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Cells

Winter 2016

Your skin crawls

Skin.

Our interface with the world. When something goes wrong with skin, people notice. Scars, acne, a change in pigment. Wounds that refuse to heal and chronic conditions like psoriasis. When skin doesn’t behave properly, it hurts.

For over 25 years, molecular biologist Jonathan Jones has been looking for ways to help speed the epidermal healing process. As a child in Wales, he’d suffered from itchy red patches of eczema, an annoying condition that eventually got him thinking about skin in a scientific way. Recently, that interest paid off with the surprising discovery that skin cells “walk” during wound healing. The finding could provide new … » More …

Spring 2012

On Closer Inspection—The curiouser and curiouser world of the small

In some ways, with so much science now involving tools that detect things outside the five senses, examining the world with a microscope seems quaint. But a corps of WSU researchers—let’s call them microscopists—are wrangling photons, electrons, glowing proteins, exotic stains, and remarkably powerful devices in their pursuit of the small.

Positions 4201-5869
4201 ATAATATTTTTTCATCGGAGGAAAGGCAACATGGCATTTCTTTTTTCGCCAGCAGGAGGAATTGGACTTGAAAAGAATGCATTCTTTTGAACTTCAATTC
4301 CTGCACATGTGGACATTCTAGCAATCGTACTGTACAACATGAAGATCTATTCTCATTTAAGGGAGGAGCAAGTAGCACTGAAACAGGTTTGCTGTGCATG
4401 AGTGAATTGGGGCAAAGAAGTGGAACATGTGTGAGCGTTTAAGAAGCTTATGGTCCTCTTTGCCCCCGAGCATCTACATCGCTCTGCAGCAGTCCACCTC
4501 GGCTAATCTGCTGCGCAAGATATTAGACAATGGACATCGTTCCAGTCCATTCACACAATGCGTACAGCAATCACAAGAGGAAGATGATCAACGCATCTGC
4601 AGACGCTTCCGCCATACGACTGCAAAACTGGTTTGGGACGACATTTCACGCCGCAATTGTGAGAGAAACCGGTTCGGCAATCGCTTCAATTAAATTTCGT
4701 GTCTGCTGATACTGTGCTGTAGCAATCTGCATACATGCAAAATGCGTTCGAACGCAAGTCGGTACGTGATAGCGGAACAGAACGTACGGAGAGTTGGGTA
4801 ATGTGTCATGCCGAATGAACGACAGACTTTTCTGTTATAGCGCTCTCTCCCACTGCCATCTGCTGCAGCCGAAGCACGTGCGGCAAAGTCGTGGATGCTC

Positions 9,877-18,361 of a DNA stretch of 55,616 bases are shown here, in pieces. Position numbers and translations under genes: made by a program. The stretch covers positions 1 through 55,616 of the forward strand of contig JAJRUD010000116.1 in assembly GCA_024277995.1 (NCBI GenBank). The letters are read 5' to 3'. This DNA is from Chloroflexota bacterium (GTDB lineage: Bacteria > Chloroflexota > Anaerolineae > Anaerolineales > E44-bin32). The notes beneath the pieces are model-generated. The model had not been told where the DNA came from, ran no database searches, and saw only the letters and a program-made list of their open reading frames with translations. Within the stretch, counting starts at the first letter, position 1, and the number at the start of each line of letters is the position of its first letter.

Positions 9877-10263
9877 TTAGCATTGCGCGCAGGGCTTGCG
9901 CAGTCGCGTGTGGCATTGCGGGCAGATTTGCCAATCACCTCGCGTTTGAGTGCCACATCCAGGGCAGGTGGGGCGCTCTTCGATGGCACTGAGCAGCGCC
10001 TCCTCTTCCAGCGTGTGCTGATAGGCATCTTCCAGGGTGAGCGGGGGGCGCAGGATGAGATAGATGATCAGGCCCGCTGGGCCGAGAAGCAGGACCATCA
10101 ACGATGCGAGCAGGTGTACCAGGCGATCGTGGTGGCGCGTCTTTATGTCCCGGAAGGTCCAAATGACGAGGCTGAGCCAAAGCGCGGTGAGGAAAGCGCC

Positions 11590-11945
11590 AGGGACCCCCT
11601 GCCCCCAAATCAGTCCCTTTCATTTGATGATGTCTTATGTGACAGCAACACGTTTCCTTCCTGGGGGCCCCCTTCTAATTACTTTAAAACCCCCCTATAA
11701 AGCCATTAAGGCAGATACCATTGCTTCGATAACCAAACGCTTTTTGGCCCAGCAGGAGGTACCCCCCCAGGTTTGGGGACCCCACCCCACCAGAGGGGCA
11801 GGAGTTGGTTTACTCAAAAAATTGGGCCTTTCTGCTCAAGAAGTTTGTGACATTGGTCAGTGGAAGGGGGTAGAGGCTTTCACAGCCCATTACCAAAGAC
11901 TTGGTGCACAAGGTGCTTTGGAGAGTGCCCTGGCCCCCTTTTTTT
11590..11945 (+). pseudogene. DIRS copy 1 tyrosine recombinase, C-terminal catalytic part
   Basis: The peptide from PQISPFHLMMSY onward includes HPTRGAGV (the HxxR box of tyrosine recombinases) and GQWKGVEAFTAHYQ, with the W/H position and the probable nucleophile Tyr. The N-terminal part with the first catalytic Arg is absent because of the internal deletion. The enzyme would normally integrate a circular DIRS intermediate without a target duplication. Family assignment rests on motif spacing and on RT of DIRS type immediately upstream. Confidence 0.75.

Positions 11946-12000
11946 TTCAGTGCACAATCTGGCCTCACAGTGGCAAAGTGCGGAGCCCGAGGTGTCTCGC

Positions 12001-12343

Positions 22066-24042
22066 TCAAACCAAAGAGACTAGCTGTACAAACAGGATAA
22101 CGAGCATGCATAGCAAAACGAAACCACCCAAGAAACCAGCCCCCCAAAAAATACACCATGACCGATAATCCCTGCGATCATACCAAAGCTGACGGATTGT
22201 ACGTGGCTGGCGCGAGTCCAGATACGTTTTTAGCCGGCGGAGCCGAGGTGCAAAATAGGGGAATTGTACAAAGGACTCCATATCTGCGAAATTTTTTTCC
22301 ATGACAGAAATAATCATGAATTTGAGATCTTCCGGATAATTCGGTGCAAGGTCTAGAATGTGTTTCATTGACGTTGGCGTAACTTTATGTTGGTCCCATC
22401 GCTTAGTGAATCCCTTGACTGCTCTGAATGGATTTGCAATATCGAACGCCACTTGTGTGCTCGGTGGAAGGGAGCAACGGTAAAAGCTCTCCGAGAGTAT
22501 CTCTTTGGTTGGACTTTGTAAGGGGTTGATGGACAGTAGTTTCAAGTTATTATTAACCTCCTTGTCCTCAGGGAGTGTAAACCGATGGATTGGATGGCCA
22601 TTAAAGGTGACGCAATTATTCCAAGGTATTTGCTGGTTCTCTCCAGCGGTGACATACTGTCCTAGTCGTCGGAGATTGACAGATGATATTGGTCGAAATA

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Summer 2003

Minding her B's & T's

In the fast paced world of immunological research, it’s not your p’s and q’s you have to mind, but your b’s and t’s. That’s B cells and T cells, two of the main players in the complex orchestra that makes up your immune system. B. Paige Lawrence, assistant professor in the College of Pharmacy, keeps track of both in her research into how the environmental contaminant dioxin affects immune system function but spends most of her time with T cells.

Dioxins are the byproducts of many industrial processes, including the incineration of municipal and medical wastes and of plastics. While they are destroyed by heat, … » More …